How To Get a Notice Of Federal TAX Lien (NFTL) Withdrawn

How To Get a Notice Of Federal TAX Lien (NFTL) Withdrawn

Last week’s blog discussed how you could discharge an asset out from under the “blanket” of an IRS tax lien in order to sell a house. You can link to it here.

This week’s blog will go into detail another one of the options available to taxpayers to navigate around an IRS tax lien. This option is known as withdrawal.

My firm, By The Book Taxes, located in Norwalk, CT specializes in income tax preparation for individuals, families and self-employed people. By the Book Taxes also helps clients resolve their tax debts by preparing and filing Installment Payment Agreements, Offers-in-Compromise, Currently Not Collectible and Innocent or Injured Spouse applications.

If you incur a tax debt of $10,000 or more, the IRS will file a “Notice of Federal Tax Lien” or NFTL which notifies all of your other existing and potential creditors that you owe the IRS. This will make you a less credit worthy borrower and could harm your credit score if it is reported to the credit rating agencies.

It is possible to request that the NFTL be withdrawn to improve your credit profile if certain conditions are met. These conditions are:

  • Your balance due must be less than $25,000
  • You must be on a direct (electronic) debit payment plan
  • There must be less than sixty (60) months left on your payment plan
  • You must have already made three (3) consecutive direct debit payments

If you satisfy all these requirements, you may submit IRS Form 12277 to request that the NFTL be withdrawn. This doesn’t remove the lien, just the credit score killing “Notice”.

If you are a taxpayer with an existing payment agreement and can make a payment to get your balance due under $25,000, then this option could work for you.

If you have years of unfiled tax returns or owe the back taxes, please call me. I can help.

How To Discharge An Asset From An IRS Tax Lien

How To Discharge An Asset From An IRS Tax Lien

Last week’s blog discussed how you could subordinate an IRS tax lien to another creditor in order to refinance a mortgage. You can link to it here.

This week’s blog will go into detail another one of the options available to taxpayers to get around an IRS tax lien. This option is known as discharge.

My firm, By The Book Taxes, located in Norwalk, CT specializes in income tax preparation for individuals, families and self-employed people. By the Book Taxes also helps clients resolve their tax debts by preparing and filing Installment Payment Agreements, Offers-in-Compromise, Currently Not Collectible and Innocent or Injured Spouse applications.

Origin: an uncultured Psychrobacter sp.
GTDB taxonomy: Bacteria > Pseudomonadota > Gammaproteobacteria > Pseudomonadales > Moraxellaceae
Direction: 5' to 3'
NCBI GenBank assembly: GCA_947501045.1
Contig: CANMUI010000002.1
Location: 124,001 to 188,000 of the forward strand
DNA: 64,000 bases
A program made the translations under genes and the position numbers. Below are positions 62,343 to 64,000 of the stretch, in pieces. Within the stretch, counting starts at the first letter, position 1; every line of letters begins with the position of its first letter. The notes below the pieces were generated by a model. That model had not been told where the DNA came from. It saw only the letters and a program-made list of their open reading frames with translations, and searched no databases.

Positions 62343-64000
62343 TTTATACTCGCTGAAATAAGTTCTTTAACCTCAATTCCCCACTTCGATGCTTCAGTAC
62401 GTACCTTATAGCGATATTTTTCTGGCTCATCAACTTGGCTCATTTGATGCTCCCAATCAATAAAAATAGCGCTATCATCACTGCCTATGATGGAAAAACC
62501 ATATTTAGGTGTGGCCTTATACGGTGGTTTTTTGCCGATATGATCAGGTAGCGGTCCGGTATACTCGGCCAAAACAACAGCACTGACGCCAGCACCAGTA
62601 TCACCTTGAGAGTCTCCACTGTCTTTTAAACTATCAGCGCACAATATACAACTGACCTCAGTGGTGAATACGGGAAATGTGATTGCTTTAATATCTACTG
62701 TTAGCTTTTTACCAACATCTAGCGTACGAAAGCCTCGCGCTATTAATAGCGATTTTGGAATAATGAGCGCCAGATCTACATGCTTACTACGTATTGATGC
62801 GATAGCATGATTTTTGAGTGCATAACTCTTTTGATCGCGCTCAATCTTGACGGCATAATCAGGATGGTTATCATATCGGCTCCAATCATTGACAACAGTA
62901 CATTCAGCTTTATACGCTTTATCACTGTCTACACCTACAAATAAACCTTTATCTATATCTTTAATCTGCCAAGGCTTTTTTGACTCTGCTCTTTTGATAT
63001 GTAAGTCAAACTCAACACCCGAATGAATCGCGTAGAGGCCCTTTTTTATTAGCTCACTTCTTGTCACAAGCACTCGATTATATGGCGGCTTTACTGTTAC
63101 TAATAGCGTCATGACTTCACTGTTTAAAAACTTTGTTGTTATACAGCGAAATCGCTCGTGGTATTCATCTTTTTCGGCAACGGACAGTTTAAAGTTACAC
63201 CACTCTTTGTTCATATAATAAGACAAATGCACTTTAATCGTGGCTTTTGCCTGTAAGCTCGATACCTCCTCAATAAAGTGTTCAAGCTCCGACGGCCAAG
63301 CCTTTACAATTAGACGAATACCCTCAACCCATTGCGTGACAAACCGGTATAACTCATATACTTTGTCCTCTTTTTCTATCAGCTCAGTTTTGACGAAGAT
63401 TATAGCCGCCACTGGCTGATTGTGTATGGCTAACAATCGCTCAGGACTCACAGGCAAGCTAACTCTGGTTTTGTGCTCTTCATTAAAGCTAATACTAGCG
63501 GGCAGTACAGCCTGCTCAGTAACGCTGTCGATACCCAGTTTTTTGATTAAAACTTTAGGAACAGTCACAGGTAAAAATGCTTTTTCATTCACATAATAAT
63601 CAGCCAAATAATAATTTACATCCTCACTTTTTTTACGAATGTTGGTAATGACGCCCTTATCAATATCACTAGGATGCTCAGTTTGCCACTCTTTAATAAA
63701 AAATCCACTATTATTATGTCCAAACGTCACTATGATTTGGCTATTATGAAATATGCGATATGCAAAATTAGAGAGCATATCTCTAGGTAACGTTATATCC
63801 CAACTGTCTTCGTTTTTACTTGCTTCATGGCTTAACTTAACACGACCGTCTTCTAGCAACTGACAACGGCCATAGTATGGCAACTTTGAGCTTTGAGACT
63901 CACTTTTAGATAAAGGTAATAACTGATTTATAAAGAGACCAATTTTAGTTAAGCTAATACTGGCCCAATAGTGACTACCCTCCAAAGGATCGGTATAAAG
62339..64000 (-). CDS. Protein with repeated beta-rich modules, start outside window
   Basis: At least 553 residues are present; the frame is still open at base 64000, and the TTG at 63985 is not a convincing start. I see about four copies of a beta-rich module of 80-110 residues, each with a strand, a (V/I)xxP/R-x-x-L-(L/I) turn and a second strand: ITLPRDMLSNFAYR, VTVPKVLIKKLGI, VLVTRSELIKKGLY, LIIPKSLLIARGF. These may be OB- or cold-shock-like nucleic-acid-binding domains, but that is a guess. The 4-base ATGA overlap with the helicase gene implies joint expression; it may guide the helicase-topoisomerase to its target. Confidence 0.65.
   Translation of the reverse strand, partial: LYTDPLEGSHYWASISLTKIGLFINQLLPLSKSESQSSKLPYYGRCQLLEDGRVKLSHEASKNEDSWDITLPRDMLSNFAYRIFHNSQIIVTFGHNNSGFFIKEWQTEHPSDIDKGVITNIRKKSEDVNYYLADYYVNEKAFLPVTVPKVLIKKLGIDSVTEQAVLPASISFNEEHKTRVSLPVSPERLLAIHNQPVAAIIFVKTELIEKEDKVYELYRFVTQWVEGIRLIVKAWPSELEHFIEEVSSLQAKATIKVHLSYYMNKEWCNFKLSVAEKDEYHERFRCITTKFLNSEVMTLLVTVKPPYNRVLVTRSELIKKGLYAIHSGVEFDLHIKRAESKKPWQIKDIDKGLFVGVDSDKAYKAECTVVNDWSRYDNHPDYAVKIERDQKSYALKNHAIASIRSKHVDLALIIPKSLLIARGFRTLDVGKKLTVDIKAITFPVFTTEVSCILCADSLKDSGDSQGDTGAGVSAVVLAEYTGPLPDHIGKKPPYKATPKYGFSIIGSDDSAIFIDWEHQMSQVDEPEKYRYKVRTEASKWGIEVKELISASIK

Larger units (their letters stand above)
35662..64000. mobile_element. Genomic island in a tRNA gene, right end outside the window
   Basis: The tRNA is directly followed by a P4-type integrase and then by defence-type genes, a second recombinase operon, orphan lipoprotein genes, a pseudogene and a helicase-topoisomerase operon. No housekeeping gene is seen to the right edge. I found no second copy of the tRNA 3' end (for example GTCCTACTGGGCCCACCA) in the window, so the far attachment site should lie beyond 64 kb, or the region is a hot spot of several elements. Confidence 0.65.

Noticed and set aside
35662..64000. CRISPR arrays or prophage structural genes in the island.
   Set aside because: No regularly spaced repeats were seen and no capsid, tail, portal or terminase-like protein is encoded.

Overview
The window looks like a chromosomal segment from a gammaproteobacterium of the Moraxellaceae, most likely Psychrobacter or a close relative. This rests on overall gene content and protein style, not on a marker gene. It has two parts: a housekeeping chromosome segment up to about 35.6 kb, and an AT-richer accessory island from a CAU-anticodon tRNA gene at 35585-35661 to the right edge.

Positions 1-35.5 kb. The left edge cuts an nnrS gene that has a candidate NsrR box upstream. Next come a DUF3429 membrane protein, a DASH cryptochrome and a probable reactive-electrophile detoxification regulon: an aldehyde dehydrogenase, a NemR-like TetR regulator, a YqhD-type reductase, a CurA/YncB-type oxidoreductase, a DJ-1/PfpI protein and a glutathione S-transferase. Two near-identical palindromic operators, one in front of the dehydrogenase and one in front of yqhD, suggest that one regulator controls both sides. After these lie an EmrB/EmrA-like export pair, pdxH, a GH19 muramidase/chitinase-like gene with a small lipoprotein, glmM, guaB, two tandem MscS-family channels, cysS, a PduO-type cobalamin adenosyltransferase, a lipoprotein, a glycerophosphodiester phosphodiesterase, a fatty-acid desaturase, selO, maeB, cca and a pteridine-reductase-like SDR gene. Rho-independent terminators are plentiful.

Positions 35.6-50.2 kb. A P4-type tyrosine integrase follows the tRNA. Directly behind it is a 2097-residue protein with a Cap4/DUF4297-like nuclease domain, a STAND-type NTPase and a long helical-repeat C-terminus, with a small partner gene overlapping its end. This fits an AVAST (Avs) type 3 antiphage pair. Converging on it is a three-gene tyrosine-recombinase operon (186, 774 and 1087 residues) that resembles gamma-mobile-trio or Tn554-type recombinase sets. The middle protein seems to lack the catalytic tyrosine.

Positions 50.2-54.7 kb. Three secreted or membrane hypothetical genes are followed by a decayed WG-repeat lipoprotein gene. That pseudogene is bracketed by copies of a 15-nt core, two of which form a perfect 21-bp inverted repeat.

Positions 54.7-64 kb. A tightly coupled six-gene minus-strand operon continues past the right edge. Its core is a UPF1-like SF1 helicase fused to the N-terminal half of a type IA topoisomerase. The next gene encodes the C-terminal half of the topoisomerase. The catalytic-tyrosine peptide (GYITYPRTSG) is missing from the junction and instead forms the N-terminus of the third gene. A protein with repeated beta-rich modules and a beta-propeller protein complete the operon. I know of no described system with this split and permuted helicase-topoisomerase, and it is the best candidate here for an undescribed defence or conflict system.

The best analogy I’ve heard regarding this topic comes from Eric Green, a tax attorney and a named partner in his firm, Green & Sklarz, in New Haven, CT. He says an IRS tax lien is like a blanket that covers all the taxpayer’s assets.

It is possible to have an asset discharged out from under the blanket or lien. The lien still exist but the asset can be sold to hopefully repay some or all of the tax debt.

A good example of a discharge is when a taxpayer wishes to sell a home that is subject to an IRS tax lien.

The taxpayer who is selling the home may receive enough equity in the sale to pay the debt in full or little or no equity at all.

The taxpayer must submit IRS Form 14135 (Application for Certificate of Discharge of Property from Federal Tax Lien) along with all documentation associated with the sale such as:

  • Broker listing
  • Appraisal
  • Sale contract
  • Estimated closing statement

After submitting all sale backup documents, the IRS will agree to discharge the home out from under the lien as long as the IRS gets all the equity available to the taxpayer up to the amount owed. The taxpayer cannot walk away with cash and a lien discharge unless the debt is paid in full.

If you have years of unfiled tax returns or owe the back taxes, please call me. I can help.

How To Subordinate An IRS Tax Lien

How To Subordinate An IRS Tax Lien

Last week’s blog was an overview on IRS tax liens. You can link to it here.

This week’s blog will go into detail about one of the options available to taxpayers to get around a tax lien. This option is known as subordination.

My firm, By The Book Taxes, located in Norwalk, CT specializes in income tax preparation for individuals, families and self-employed people. By the Book Taxes also helps clients resolve their tax debts by preparing and filing Installment Payment Agreements, Offers-in-Compromise, Currently Not Collectible and Innocent or Injured Spouse applications.

Subordination occurs when the IRS allows another secured lender or creditor to “move ahead” of it in priority if doing so will increase the IRS’ ability to collect taxes owed.

A good example of subordination is when a taxpayer wishes to refinance an existing mortgage to a lower interest rate which will increase the amount of money that the taxpayer has available each month to pay the IRS.

After submitting all loan application backup, the IRS will allow the mortgage lender to “move ahead” in order to complete the refinance and thereby facilitate the taxpayer’s higher monthly tax payments.

If you have years of unfiled tax returns or owe the back taxes, please call me. I can help.